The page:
(The reason that I make such a big deal about the drawings is that Cal's drawings at this age were--well, they were pretty weird. He was always good at drawing inanimate objects or landscapes, but when it came to drawing people, his drawings were just odd. Even when he was five and beyond, he'd sometimes draw people missing limbs, sometimes missing heads, and when he did draw a head it would be tiny, like a pinhead, with no face on it. NO FACE. What the hell, young Cal? Anyway, long story short I started introducing Cal to comics and gave him a little key of facial expressions so that he could draw his own comics and so the reader would be able to infer the mood of each character and thus the thrust of the story. So that's not an issue anymore, but still, I will admit that there was a period of time where I was worried that this was the first sign that we were raising some kind of sociopath who was unable to read human emotion or something.)
(And yes, I also see how telling it is that I just spent a paragraph talking about Cal in a entry that I ostensibly started to talk about Mack, but see, that's the thing! Cal was so weird and attention consuming! And Mack is so normal and easy! That's exactly why it's so easy to set him on autopilot-parenting and exactly why he's going to quit his tutoring job and join a violence gang because his parents never paid attention to him! I mean, probably!)
One of my main goals now that I have more time is to spend some time with Mack, just the two of us, one-on-one. I had to take him to the dentist two weeks ago, an expedition that I billed as our "special day" (in that yes, we were going to the dentist, but he could skip school for the rest of the day and afterwards we could go the playground and then have lunch together wherever he wanted! And also: free toothbrush!) and the degree to which he was excited about his "special day" with me was unreal. He talked about it literally every day for the weeks leading up to the appointment, and he seemed to especially relish the fact that it would be just for him, that Cal would have to go to school and that Nina would have to stay home, and weren't they going to be so jealous? There really was nothing that extravagant about the day at all, so the special thing for him wasn't so much the activities or skipping school or the Chick-Fil-A for lunch, as the fact that it happened at all. For half a day, he was my only kid.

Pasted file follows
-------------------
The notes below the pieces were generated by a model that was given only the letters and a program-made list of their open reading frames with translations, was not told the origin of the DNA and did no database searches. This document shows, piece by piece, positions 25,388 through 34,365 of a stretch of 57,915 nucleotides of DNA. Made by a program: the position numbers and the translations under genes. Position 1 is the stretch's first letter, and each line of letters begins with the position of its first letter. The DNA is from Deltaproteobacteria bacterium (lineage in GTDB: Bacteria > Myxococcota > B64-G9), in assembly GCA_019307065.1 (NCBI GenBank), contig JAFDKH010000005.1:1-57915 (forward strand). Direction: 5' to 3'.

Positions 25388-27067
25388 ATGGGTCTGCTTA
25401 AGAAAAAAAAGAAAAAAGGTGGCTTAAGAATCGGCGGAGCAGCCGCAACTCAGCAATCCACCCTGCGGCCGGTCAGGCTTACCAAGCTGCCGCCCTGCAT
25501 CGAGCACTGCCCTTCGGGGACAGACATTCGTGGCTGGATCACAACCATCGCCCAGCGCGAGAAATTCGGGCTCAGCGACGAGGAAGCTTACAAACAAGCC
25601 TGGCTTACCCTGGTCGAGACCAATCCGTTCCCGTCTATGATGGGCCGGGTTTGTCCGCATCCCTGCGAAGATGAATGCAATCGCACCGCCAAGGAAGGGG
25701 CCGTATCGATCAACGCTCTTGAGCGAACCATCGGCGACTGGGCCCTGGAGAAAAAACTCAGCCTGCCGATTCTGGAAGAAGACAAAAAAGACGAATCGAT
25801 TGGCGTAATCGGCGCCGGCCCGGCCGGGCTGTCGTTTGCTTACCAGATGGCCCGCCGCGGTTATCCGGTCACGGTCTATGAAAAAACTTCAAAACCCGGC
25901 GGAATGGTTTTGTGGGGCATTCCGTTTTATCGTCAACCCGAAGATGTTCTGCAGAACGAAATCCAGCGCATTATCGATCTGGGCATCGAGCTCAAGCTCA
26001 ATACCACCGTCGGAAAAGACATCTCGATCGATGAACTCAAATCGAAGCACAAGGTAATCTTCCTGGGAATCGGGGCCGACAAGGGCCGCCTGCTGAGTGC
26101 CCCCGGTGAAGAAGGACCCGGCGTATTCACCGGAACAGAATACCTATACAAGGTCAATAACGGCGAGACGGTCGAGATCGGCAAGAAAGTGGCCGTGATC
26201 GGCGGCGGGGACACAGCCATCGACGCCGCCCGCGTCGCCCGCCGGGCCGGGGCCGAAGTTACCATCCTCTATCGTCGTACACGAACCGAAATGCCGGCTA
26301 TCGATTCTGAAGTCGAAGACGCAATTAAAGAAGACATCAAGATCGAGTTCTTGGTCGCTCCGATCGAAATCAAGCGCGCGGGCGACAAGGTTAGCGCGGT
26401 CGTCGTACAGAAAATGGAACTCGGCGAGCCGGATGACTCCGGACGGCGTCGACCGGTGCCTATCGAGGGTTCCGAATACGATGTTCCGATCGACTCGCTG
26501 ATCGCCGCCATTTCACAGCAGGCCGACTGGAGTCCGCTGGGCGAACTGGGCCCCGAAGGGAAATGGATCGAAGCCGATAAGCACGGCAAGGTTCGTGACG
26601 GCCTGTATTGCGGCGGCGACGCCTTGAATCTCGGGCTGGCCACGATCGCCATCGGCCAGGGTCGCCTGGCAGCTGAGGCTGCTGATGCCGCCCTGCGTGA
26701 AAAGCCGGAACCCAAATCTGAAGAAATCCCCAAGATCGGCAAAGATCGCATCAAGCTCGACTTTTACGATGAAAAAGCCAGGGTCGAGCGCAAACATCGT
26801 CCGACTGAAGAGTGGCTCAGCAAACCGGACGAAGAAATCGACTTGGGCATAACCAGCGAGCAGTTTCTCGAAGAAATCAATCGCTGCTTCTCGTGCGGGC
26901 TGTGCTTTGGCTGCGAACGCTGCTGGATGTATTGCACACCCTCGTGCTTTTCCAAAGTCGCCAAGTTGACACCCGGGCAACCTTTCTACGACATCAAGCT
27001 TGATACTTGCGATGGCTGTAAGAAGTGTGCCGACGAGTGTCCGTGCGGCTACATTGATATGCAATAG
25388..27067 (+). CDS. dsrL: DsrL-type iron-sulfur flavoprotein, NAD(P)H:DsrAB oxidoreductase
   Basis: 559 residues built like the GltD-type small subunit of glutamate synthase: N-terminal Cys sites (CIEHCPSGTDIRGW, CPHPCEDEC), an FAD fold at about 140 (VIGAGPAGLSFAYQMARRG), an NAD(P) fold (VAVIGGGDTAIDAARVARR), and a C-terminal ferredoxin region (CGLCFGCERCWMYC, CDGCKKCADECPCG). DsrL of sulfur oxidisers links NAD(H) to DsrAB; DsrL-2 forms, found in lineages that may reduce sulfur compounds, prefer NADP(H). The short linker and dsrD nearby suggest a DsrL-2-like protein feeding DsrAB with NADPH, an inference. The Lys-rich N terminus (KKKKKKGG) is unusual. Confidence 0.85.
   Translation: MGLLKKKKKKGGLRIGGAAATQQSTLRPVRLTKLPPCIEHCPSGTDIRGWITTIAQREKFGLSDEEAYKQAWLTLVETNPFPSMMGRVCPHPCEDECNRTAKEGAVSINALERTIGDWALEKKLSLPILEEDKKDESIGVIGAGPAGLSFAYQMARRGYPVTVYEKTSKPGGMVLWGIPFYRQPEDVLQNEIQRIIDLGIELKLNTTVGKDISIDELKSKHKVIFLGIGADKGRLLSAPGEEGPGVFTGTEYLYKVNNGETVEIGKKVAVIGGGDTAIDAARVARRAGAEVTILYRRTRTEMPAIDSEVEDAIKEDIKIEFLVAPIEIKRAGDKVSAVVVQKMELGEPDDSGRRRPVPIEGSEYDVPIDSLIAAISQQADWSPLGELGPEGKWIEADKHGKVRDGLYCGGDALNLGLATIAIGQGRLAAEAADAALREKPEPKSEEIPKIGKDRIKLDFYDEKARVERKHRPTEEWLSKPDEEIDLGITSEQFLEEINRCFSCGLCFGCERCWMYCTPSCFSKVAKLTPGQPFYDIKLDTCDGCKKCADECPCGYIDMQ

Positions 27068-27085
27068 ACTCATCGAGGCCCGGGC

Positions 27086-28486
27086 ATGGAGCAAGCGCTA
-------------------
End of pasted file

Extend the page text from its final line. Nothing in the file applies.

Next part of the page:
So anyway, something that I've committed to doing is to try and have a special day with Mack about once a month--or at the very least, a special morning or afternoon. We'll just do something low-key--making Rice Krispie treats, going to the playground, doing an art project--but just something that we can do alone without Cal being there asserting his own superiority in gluing pompoms ("I used to do it like that when I was four too, Mack...but you'll get better at it. I mean, probably.") or without Nina there needing all of my everything. And maybe we won't even need a dentist appointment as an excuse to do it.